3.5 Speaking to the Local Government Association conference David Cameron said he wants unreasonable obstacles to investment in renewable and decentralised energy removed, for example by making it easier for local generators to sell any spare electricity back to the Grid. Cameron emphasised the role of local government in delivering a low carbon future. Perhaps a consensus is emerging. Environment Secretary, David Milliband, also told the LGA Conference about the importance of Decentralised Energy and the role of local government. He said we could see the same transformation in energy as we have seen in computers over the past generation.
 New Nuclear Power: Implications for a Sustainable Energy System, Warwick Business School, Green Alliance March 2006.
 FT 19th May 2006
 BBC 6th July 2006
4.1 57 Labour backbenchers including two former Environment Ministers have signed a commons motion which says the argument for new nuclear build has not been made and calls for recognition of the enormous potential for energy efficiency, combined heat and power, and renewables. A similar motion has been put down in the Scottish Parliament by former Environment Minister, Sarah Boyack. Together, the two motions suggest that Blair is not going to get his way on nuclear power without a fight within the Labour Party.
4.2 Stephen Hale, who until a few weeks ago was special adviser to the then Environment Secretary, Margaret Beckett, writing in The Observer says Blair “refused to consider the alternatives” to nuclear energy. “The depressing truth is that the review was undertaken primarily to act as a springboard to formally initiate the government’s nuclear position.”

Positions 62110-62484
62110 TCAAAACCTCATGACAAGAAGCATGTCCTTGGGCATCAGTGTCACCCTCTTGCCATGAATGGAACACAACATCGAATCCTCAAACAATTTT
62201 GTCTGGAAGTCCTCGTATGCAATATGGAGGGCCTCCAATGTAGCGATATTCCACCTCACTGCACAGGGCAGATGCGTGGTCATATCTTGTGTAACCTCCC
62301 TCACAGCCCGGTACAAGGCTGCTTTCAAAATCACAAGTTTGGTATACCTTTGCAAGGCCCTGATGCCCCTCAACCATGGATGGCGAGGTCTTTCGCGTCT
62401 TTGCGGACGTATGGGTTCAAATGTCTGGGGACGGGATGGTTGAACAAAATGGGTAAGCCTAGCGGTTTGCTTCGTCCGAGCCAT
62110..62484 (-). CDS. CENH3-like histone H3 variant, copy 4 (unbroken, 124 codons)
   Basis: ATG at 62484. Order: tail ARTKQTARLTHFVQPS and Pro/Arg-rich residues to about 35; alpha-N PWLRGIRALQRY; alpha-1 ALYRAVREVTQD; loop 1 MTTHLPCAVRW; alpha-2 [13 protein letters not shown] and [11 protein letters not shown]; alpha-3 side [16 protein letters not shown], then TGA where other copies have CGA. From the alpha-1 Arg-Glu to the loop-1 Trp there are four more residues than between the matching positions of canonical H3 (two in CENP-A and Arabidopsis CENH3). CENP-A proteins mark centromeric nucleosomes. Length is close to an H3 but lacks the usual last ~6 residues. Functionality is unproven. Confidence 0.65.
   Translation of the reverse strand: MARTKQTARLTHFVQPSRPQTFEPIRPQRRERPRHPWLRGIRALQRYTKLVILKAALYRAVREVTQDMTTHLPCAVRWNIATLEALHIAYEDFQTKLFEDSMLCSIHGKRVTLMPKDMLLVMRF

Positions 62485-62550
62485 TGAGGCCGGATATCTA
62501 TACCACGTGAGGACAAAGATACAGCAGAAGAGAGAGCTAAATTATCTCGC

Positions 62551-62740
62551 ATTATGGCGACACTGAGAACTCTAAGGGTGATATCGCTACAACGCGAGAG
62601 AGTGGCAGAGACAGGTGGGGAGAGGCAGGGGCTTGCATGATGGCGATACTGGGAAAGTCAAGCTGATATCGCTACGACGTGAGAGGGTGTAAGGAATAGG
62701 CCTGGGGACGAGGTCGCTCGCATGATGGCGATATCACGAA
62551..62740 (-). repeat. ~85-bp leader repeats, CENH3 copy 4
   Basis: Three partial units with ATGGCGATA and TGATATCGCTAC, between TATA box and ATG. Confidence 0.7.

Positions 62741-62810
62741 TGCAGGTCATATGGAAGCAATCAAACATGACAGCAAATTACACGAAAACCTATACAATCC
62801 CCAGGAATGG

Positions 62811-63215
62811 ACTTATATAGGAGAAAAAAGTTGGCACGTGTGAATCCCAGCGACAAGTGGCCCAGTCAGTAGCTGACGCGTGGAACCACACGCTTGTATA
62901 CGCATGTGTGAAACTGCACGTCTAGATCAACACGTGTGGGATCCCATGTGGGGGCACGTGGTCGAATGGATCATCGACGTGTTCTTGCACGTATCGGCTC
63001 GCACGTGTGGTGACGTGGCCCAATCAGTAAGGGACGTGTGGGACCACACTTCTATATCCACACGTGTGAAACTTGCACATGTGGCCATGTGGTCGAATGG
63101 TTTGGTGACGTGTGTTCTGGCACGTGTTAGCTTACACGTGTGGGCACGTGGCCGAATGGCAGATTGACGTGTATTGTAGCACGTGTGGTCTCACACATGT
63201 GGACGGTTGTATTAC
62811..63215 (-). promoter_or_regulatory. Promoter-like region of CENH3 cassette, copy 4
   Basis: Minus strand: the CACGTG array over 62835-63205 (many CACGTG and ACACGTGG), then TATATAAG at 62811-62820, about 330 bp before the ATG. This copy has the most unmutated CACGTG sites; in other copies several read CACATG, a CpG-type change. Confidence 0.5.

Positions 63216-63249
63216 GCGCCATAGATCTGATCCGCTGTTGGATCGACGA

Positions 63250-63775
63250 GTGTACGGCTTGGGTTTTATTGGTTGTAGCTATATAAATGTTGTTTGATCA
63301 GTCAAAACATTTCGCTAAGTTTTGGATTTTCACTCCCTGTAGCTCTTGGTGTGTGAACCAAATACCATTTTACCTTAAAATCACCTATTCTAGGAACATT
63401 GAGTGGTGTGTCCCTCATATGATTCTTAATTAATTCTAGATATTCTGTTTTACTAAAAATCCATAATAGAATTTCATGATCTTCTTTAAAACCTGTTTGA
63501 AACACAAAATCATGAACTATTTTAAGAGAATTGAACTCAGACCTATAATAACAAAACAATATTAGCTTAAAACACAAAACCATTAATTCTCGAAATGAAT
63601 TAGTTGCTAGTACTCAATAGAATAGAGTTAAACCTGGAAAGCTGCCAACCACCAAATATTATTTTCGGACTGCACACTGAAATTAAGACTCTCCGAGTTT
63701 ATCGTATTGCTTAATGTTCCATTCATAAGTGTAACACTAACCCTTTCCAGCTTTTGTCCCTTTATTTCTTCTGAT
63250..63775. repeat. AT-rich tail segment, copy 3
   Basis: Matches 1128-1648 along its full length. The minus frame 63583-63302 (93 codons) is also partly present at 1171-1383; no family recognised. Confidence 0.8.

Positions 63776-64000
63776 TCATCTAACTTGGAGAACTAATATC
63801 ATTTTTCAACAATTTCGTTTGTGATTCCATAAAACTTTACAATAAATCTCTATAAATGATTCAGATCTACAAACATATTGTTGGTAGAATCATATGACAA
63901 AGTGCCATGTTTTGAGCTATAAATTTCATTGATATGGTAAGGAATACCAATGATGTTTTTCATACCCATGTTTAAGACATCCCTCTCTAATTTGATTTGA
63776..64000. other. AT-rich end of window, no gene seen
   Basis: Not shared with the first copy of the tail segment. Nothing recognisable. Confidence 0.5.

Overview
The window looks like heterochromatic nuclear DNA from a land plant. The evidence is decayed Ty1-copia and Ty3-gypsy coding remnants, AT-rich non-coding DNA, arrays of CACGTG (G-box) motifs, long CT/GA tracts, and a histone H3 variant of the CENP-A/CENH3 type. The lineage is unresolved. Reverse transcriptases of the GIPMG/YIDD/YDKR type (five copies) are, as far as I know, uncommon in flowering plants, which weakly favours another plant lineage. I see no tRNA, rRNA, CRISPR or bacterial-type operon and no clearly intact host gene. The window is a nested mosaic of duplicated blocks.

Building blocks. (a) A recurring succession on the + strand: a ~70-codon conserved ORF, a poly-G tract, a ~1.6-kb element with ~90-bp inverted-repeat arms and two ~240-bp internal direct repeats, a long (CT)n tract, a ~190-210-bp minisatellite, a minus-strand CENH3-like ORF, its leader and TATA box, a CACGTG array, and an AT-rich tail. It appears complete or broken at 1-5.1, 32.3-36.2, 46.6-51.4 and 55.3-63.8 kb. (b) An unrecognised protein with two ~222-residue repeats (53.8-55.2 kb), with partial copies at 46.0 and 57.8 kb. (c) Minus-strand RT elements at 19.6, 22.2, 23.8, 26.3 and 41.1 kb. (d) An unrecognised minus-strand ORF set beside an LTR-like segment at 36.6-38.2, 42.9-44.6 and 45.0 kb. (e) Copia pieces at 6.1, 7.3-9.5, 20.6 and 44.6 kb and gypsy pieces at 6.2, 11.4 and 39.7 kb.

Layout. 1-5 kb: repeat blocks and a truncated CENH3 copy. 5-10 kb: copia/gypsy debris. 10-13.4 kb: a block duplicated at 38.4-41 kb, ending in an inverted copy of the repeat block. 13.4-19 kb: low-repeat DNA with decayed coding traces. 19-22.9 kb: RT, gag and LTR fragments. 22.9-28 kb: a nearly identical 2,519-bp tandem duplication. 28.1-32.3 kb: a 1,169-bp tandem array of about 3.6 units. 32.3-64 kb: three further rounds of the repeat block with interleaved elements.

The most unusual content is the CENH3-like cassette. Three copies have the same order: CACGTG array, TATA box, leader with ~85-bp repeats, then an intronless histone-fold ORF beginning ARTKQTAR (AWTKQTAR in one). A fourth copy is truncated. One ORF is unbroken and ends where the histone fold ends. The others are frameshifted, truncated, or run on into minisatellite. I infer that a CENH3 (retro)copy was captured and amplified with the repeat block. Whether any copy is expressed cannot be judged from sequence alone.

4.3 Alistair Darling, Trade and Industry Secretary, says he has changed his mind about nuclear power stations: "if you want to be frightened about anything you want to be frightened about the impact of climate change". As Transport Minister, Darling was in favour of the unrestricted growth of air travel. A replacement programme of nuclear stations would save only 6.7 million tonnes of carbon annually by 2030. Alistair Darling’s Aviation White Paper gave the green light to the aviation industry to produce up to three times that volume of emissions by the same date. A rethink of the Aviation White Paper would be a far more effective way for Labour to tackle climate change.
5.1 The publication of CoRWM’s Recommendations has failed to resolve the nuclear issue in Scotland. CoRWM says that “geological disposal” represents the best available approach, but that interim storage will be required because of the uncertainties surrounding implementation – there may be technical difficulties in siting or community concerns could make it difficult, or even impossible. The Committee says there are still uncertainties with regard to the safety of deep geological disposal in general, and there will be uncertainties if and when a specific site is chosen, so there will need to be much more research. Community involvement in proposals for any waste facility should be based on volunteerism. Participation should be based on the expectation that the well-being of the community will be enhanced. An independent body should be appointed to oversee the process.